To help your child better manage money, trade up from the piggy bank to a savings account.
The second wave of a large-scale international study on financial knowledge among 15-year-olds came out Wednesday, and U.S. performance is still lackluster. About one in five U.S. students don't meet baseline levels for financial literacy proficiency, according to the PISA 2015 Financial Literacy assessment. Only 10 percent are considered "top performers" capable of analyzing complex financial products and problems.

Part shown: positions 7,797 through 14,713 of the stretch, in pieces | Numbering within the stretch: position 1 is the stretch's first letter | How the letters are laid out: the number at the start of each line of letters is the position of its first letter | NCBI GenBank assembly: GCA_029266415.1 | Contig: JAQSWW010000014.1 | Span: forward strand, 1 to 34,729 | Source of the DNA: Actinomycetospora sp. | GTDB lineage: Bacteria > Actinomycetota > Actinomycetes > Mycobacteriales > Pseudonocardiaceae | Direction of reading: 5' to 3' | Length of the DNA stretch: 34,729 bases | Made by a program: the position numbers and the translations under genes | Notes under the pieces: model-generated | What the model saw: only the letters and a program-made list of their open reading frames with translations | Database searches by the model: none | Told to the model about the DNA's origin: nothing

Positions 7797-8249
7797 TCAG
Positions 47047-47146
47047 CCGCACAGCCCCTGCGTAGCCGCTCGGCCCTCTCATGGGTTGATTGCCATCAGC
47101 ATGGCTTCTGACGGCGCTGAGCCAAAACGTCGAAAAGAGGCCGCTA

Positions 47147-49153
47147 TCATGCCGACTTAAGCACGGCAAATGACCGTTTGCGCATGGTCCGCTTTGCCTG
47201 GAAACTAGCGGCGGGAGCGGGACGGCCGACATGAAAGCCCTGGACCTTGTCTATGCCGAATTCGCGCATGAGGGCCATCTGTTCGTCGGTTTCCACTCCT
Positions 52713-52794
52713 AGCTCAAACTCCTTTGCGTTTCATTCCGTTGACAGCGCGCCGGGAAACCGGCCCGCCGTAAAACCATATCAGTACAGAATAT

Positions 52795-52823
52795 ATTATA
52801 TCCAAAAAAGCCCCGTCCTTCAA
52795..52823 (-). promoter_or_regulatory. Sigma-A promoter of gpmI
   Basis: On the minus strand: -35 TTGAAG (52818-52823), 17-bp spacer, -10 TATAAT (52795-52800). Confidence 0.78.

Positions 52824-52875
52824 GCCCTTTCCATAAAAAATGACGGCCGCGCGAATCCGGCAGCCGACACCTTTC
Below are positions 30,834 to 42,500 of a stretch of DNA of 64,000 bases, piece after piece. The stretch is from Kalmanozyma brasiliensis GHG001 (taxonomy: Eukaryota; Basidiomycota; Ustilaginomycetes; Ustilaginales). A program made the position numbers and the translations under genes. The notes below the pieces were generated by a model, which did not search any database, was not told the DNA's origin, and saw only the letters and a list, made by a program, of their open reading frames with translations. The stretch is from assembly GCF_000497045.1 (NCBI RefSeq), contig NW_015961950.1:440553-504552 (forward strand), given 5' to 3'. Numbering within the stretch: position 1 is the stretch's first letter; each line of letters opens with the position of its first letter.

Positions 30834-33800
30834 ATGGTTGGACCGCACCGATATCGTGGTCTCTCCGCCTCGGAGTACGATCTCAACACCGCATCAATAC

Among the 15 countries and economies in the Organization for Economic Cooperation and Development's study, the U.S. ranked at best 7th and at worst 9th, based on the range of scores from its 1,486 students tested on financial literacy. Globally, more than 45,000 students took the test.
There's one item higher-scoring students have in common, that parents can quickly implement: A bank account.